3. The abominable FORREST GUMP used music in a seriously painful way, literally overlaying Harry Nillosn’s “Everybody’s Talkin’ ” into scenes that purposely aped Midnight Cowboy. Why that movie garners so much love leases me worried for humanity.

  4. Zemeckis, for all his undoubted abilities, has an abominable way with music, as Flight, which was otherwise something of a return to form after the appalling mo-crap cycle, demonstrated. For RZ, the music must always be (1) extremely well-known so everyone in the audience is familiar with it (2) on-the-nose lyrically so nobody has to question why it’s being used. I’m sure his “Everybody’s Talkin'” scene also featured lots of shots of people talking.

    It was better when he had Huey Lewis.

    Fortunately, I think Forrest Gump has now entered the domain of films people can’t quite believe were popular.

  5. I like THIS song from Zemekis’ best film.

  6. I wish I could remember who it was, but someone on Twitter remarked in the wake of Zemeckis’ FLIGHT that it seems as though every album he owns must be a “Best Of” compilation.

    Nice observations about Kubrick’s use of music in FULL METAL JACKET; some of the selections are very pointed, particularly the use of “These Boots Are Made For Walkin'”, with its very Vietnam-appropriate lines “You’ve been messin’ where you shouldn’t been a’messin’/Now someone else is getting all your best.”

  7. The Zemickis line is PERFECT.

    I guess what could be overly-pointed commentary in the Nancy Sinatra song is disguised by another kind of literalness: open scene on shot of girl walking.

    It’s a little disappointing the way Kubes endlessly repeats his sinister piano motif in Eyes Wide Shut. I wonder if he’d have modified it if he’d lived longer.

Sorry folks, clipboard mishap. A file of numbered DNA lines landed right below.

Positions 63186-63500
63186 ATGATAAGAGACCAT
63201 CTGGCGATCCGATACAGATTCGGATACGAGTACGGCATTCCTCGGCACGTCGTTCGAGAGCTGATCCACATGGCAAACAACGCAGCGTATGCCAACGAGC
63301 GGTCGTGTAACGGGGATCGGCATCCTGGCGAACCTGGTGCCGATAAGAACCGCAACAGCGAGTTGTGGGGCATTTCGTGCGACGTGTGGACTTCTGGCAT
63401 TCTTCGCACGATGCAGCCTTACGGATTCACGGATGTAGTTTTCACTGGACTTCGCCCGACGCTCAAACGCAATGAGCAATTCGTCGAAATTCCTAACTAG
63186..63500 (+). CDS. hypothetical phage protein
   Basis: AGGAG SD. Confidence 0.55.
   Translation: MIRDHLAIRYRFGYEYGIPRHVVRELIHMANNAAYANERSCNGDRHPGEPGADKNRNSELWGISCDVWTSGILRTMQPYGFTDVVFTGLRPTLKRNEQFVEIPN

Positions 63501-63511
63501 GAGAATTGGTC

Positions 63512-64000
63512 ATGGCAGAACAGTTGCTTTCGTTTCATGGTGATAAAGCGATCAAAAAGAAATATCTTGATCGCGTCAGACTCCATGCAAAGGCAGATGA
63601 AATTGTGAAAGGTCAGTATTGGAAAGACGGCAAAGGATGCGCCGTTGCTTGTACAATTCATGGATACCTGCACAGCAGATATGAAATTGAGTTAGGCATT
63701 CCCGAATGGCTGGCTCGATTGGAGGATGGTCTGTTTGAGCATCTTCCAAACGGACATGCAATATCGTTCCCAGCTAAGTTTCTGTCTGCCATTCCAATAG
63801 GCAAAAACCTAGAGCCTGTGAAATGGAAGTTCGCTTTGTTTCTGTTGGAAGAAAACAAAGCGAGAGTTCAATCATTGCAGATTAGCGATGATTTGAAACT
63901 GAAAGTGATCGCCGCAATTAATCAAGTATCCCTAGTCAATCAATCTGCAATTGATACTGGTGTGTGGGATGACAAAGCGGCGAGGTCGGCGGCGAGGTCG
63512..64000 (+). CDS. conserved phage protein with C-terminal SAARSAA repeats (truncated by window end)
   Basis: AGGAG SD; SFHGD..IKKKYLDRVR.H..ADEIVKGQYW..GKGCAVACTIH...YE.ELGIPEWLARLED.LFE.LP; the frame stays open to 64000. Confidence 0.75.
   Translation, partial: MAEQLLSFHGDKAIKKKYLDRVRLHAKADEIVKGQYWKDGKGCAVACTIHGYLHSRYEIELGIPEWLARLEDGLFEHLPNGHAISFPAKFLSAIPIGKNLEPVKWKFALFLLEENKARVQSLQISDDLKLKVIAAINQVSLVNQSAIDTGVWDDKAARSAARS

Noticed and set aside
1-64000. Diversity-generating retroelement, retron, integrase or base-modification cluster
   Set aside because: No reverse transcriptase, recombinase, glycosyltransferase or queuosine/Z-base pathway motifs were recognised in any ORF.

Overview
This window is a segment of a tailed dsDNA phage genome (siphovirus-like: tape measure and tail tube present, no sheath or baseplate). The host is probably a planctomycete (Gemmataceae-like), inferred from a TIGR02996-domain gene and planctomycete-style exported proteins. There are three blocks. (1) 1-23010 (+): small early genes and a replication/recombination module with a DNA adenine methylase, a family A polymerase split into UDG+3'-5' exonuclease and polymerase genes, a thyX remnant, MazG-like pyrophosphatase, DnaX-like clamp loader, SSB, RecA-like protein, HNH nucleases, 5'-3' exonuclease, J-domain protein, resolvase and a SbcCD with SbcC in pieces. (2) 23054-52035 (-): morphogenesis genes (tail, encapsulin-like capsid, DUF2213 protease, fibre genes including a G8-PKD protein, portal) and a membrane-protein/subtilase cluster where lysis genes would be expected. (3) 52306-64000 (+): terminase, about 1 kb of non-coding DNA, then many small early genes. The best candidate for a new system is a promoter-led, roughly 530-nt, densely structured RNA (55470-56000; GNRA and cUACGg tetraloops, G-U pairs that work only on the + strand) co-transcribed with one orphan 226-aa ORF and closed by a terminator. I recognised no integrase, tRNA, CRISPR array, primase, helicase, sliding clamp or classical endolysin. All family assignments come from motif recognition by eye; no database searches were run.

8. Keith Gordon’s excellently tender adaptation of Mother Night introduced me to Arvo Part. Now Spiegel im Speigel is bloody everywhere, but Gordon seems to have got there first.

  9. It’s interesting that you cite Keith Gordon. He was a regular contributor and commenter on the old alt.movies.kubrick Usenet newsgroup and an obvious fan (Katharina Kubrick Hobbs happily answered all questions there too).

    There are some glorious Terrence Malick classical soundtracks. He seems to have inspired Hans Zimmer’s greatest original score in The Thin Red Line which has occasional suggestions of an Arvo Part divine stillness amongst the bombast. I’m not sure if Kubrick ever used Arvo Part’s music but I’ve always felt that there was an emotional connection between their works. So glad that you got to meet Jan Harlen, David.

  10. “It’s a little disappointing the way Kubes endlessly repeats his sinister piano motif in Eyes Wide Shut. I wonder if he’d have modified it if he’d lived longer.”

    Again, without cite, I remember Christiane mentioning in an interview after his death that he had just inserted a new piece of music before finishing the cut. I wonder if it was that; it is used once or twice too often (and is totally unnecessary in the coffee shop scene, where it drowns out Mozart, of all people). At any rate, it’s silly to think he wouldn’t have had further edits in the three-four months between his passing and film’s release; he does scores of takes, changed one movie after its premiere and another both after it had been out for a week and before it went to Europe, and he would have just sat around for a few months not changing anything? I guess he could have spent the whole time measuring newspaper ads …

  11. I’m sure he’d have found SOMETHING to tinker with. It must be rather awful for the heirs, not only to lose him but to have to try and divine his artistic intentions. Mr. Harlan was much too nice for me to antagonize with awkward questions about aspect ratios…

    Malick, like Kubrick (and so many others) has a tendency to fall in love with his temp tracks and incorporate bits of them into the final score (to the irritation of James Horner). I often wonder how Kubrick’s work might have developed if he’d had the chance to work with a *really* good film composer early on.